How does the knowledge of God’s creation and providence help us? We can be patient when things go against us, thankful when things go well, and for the future we can have good confidence in our faithful God and Father that nothing will separate us from his love. All creatures are so completely in his hand that without his will they can neither move nor be moved.
On these truths I will build my life!
For a helpful article on the patterns of Providence in Esther written by a friends click here.
A Tribute to William Tyndale- by Chris
This afternoon, in the early autumn sunshine, a small group of us made our way north of Bristol to a village called North Nibbley. Above the village on the edge of the Cotswold scarps is a very special tower. It is the Tyndale Monument, erected in memory of William Tyndale who was chained and burned at the stake by the Roman Catholic Church near Brussels for translating the Bible into English. William had fled England and was living on the continent when caught. His reforming zeal ensured that the English had their own translation of the Bible so they could read God’s word for themselves. 80% of the KJV of the New Testament and 70% of the Old Testament are Tyndale’s translation. He was born and raised near North Nibbley and we marked the anniversary with prayer, praise and a reading from the Tyndale New Testament.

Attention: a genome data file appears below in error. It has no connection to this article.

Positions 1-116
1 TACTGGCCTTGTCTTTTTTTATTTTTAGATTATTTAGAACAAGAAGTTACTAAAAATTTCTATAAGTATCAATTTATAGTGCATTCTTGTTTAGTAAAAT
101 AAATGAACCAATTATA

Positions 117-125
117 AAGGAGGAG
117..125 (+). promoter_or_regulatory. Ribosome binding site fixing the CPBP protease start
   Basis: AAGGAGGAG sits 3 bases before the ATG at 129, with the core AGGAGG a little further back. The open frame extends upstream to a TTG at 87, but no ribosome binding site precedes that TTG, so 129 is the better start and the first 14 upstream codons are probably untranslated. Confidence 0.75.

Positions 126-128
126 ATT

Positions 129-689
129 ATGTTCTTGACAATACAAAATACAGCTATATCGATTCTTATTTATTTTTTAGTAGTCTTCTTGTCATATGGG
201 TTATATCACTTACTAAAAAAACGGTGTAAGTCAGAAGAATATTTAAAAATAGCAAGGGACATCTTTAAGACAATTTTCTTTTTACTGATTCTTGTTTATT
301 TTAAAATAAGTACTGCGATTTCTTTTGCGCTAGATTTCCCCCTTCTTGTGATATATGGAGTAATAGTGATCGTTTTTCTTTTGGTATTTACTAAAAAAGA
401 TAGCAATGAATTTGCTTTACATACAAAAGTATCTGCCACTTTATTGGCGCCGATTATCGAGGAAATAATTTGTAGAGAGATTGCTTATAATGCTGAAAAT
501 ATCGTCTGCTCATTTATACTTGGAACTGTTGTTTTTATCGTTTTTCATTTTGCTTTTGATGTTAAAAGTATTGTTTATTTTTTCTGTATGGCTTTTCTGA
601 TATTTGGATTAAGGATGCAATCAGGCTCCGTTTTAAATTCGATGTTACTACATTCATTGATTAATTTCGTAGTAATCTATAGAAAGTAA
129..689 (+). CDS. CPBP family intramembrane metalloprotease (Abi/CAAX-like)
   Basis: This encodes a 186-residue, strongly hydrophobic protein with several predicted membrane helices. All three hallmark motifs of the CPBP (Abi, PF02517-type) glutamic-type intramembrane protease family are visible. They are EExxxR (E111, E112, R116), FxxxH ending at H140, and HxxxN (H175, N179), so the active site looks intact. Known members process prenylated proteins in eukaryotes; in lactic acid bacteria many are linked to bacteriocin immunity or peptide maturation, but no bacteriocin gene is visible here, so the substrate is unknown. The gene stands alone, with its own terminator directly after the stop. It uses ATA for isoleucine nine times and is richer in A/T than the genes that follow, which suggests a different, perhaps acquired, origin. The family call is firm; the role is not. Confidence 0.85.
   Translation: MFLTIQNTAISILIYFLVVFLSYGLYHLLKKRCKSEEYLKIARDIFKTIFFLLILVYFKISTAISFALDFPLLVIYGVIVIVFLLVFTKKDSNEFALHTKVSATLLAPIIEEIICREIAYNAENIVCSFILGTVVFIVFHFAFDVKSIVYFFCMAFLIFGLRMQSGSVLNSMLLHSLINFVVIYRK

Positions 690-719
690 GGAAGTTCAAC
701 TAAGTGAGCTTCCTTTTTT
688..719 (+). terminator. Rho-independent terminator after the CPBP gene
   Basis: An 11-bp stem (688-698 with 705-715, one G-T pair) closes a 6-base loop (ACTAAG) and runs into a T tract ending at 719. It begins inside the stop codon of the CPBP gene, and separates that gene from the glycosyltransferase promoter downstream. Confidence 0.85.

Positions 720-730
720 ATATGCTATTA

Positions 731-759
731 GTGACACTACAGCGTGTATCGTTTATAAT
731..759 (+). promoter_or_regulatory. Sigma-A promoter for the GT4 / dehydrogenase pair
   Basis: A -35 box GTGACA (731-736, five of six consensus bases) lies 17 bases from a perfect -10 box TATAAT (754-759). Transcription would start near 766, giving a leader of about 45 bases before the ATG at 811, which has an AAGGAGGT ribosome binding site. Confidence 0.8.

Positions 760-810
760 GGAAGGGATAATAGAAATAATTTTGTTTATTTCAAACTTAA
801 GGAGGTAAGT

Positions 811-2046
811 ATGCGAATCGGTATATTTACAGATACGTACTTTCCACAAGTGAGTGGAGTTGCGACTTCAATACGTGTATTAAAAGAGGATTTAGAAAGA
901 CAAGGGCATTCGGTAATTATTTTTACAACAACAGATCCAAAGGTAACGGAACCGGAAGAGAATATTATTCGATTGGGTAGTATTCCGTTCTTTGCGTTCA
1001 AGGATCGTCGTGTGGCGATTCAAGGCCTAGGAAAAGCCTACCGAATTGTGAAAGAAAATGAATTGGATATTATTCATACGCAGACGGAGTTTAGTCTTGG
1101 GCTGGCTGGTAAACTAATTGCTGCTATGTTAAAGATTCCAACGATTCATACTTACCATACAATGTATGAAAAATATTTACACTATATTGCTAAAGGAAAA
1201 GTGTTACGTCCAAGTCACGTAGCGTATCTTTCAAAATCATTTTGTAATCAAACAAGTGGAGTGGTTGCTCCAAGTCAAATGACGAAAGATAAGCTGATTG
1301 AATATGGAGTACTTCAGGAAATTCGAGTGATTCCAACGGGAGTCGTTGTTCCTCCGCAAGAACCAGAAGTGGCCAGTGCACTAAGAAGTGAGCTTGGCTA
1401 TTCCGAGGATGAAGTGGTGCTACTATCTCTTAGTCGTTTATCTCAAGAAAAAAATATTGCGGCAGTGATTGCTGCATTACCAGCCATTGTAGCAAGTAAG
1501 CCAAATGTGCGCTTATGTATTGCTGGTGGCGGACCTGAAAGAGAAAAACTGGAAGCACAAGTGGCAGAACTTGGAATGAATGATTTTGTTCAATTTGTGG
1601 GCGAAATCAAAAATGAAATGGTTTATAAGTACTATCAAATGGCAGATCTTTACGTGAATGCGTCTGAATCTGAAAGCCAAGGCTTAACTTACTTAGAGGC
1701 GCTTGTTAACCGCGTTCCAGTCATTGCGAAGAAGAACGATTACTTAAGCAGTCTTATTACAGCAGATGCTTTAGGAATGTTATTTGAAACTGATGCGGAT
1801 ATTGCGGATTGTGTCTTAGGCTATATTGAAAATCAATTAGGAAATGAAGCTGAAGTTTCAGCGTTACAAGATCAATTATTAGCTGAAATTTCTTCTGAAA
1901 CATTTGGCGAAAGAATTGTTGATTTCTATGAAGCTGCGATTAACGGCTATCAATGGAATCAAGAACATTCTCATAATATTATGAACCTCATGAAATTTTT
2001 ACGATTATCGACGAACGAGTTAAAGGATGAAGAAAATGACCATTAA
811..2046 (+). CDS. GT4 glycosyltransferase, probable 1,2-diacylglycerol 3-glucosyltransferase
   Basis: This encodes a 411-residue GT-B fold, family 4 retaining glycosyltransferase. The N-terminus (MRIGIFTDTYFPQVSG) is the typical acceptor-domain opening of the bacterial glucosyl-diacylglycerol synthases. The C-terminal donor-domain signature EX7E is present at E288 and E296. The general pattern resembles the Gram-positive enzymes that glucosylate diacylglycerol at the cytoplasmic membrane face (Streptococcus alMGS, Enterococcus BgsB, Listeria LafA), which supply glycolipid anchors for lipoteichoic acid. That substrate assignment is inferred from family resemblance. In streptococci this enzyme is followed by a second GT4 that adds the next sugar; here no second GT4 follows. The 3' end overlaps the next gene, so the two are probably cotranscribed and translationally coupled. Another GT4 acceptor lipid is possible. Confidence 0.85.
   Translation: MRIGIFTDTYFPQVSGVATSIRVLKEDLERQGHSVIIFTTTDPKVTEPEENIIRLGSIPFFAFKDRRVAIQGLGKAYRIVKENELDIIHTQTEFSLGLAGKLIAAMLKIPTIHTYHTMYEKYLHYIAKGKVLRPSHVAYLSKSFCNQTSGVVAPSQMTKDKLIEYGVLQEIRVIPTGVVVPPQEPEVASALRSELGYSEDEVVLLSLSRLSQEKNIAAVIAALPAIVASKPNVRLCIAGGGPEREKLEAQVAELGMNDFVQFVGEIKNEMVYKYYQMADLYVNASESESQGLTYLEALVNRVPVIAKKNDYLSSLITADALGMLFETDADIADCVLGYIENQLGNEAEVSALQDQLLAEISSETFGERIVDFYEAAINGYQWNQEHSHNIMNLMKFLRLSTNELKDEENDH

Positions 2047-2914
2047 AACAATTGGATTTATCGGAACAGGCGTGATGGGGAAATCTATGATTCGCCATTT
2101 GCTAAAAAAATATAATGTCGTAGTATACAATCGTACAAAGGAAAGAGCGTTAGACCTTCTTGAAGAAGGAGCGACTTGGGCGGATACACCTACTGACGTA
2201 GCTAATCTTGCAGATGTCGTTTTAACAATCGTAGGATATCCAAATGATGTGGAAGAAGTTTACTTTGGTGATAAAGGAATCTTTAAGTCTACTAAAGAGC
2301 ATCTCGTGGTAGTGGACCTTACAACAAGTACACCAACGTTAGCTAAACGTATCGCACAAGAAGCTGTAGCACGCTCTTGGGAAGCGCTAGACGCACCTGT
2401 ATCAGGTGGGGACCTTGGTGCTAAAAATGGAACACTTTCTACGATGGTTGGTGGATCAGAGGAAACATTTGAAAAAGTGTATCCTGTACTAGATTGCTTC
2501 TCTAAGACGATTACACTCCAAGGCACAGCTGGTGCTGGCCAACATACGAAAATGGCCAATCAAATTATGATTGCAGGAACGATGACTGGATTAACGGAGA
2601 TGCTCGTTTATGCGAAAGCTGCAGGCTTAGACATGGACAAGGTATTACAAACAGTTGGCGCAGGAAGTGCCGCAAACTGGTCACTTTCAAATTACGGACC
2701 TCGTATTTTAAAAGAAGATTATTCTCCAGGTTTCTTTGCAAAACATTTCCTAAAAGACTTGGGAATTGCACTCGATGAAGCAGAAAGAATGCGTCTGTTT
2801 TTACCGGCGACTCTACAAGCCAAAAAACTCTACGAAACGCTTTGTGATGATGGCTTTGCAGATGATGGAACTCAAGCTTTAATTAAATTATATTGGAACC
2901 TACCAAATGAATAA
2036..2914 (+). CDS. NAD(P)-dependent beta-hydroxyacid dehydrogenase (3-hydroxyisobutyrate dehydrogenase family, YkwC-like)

grace to hear and keep your word
that, after the example of your servant, William Tyndale,
we may not only profess your Gospel,